Resting and exercise energy use in Antarctica: effect of 50% restriction in temperate climate energy requirements

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Abstract

Objective

To determine the impact of energy restriction (ER) upon the previously reported increased resting and exercise-related oxygen utilization, reduced body temperature, increased serum TSH, and reduced serum free T3 concentrations found during Antarctic residence (AR).

Design

Prospective, intervention with both paired controls and a similar reference control group (RG).

Patients and measurements

Seven subjects were assessed before and after a 50% ER period of 60 h. This ER was carried out within 30 days of arriving in Antarctica in October (OCT) and again after 10 months AR in August (AUG). During the periods of ER, mean energy consumption was 5662 ± 1344 kJ/day in OCT and 5529 ± 967 kJ/day in AUG. Resting metabolic rate (RMR), a calculated resting metabolic rate (RMRreg) using a submaximal work regression, serum TSH, FT3 and tympanic temperature (Tty) were measured. These values were compared with a similar RG of 12 subjects reported previously who were studied in California, USA before and then again during AR.

Results

Weight declined by 1·1 ± 0·1 kg/day (OCT) and 0·92 ± 0·2 kg/day (AUG) with ER, resulting in a reduction of body weight by 3·1 ± 0·4% in OCT (P = 0·0001) and 2·5 ± 0·4% in AUG (P = 0·0015) during AR. The RMR before ER did not change with AR and it was not significantly different from the RG studied in California. With ER the RMR tended to decline in both OCT (132 ± 5 to 122 ± 4 mlO2/min/m2) and AUG (134 ± 5 to 126 ± 5 mlO2/min/m2), but these were not significant. By contrast, RMRreg obtained before ER was increased with AR by 22·5 ± 7·8% (P = 0·01) in OCT and by 28·1 ± 7·0% (P = 0·0008) in AUG over the RG values obtained in California. RMRreg did not decrease with ER in either OCT or AUG. The total energy expenditure derived from these measures of weight loss suggests that 24-h energy requirements are 74·4% [95% confidence interval (CI) 2·6–146·3; P < 0·05] more than those expected in temperate climates. Tty declined by 0·6 ± 0·2 °C (P < 0·01) with AR compared with the RG measured in California, but was not affected by either period of ER. ER had no effect on FT3 but tended to decrease serum TSH in AUG (P = 0·06).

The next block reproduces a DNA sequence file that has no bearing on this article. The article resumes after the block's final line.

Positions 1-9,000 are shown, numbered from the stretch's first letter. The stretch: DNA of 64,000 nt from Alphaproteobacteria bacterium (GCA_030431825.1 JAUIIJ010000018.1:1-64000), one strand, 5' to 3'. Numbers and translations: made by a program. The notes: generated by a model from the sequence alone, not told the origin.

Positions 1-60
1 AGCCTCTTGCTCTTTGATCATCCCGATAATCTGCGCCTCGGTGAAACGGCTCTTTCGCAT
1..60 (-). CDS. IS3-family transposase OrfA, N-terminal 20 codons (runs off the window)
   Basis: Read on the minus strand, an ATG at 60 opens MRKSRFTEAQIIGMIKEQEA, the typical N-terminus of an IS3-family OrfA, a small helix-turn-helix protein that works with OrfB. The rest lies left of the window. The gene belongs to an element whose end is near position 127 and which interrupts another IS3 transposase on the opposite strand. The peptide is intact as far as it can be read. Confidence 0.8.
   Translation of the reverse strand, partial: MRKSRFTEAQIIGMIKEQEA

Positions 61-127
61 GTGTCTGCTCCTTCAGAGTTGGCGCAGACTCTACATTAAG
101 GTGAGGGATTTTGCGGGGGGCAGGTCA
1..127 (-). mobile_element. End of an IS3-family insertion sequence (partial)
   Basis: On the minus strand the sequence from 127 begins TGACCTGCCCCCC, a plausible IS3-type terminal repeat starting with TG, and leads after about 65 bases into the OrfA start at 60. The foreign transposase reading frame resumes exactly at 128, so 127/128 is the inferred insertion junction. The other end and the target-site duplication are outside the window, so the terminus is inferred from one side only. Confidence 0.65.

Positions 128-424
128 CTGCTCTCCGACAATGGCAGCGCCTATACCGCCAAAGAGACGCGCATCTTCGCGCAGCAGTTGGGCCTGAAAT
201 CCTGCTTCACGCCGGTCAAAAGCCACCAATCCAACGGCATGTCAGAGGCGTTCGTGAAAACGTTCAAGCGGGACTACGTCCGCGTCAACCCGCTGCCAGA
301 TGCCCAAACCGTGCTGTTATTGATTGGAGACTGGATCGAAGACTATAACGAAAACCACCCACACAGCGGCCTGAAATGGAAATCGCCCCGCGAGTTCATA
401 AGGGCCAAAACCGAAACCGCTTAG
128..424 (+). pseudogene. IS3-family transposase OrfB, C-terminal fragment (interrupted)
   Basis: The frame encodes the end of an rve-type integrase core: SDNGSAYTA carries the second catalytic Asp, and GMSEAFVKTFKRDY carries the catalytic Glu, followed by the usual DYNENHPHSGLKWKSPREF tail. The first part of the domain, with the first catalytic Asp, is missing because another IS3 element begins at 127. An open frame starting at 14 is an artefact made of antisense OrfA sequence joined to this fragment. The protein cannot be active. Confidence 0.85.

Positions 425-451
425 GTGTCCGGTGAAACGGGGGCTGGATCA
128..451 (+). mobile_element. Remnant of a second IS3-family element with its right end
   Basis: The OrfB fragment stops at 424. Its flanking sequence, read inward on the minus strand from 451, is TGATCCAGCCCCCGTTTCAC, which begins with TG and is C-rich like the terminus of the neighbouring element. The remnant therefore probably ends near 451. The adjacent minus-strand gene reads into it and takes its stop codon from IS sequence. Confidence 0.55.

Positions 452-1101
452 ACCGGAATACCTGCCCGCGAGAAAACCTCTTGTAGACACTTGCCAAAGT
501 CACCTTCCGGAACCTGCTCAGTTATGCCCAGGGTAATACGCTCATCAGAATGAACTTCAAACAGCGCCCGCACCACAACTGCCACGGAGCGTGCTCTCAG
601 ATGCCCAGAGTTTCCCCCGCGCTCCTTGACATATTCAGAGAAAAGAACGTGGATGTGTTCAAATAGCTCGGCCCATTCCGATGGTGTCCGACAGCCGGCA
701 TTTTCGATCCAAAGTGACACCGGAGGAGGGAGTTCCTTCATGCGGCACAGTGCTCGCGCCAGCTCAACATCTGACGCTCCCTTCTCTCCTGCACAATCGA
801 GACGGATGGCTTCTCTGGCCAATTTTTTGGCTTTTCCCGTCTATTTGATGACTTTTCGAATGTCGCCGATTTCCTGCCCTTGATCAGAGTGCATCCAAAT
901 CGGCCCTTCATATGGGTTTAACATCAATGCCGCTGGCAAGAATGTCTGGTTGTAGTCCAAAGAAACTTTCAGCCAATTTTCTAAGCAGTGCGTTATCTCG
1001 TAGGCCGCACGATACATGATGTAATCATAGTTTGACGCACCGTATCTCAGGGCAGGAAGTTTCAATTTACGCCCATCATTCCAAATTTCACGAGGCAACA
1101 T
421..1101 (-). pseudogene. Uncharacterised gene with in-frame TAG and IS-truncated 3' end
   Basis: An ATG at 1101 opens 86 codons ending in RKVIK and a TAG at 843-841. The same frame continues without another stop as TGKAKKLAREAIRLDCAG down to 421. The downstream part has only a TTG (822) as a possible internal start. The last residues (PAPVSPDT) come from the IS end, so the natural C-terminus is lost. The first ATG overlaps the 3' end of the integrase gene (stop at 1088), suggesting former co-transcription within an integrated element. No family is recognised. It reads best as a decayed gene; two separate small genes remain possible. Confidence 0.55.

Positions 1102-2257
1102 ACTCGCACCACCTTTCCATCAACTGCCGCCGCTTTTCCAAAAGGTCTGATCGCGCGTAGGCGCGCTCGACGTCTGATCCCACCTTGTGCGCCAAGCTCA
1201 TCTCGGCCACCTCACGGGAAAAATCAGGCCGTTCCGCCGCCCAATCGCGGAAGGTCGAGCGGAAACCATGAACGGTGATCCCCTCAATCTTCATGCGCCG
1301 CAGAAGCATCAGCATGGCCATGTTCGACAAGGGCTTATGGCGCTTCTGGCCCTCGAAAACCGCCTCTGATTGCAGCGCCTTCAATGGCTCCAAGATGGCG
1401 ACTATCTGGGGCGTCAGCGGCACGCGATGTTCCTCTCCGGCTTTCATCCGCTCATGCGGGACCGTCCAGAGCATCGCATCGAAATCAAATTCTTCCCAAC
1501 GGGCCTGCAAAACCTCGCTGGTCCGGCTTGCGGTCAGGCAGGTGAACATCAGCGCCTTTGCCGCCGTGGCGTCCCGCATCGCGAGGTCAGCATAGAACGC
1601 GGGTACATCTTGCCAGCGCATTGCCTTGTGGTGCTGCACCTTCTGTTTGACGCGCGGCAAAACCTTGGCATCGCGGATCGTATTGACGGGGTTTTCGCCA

Conclusions

Exercise-related energy requirements are increased with AR. Moderate ER may reduce resting but not exercise-related energy expenditure and it is associated with a weight loss exceeding expectations for 50% restriction of temperate climate energy predictions.

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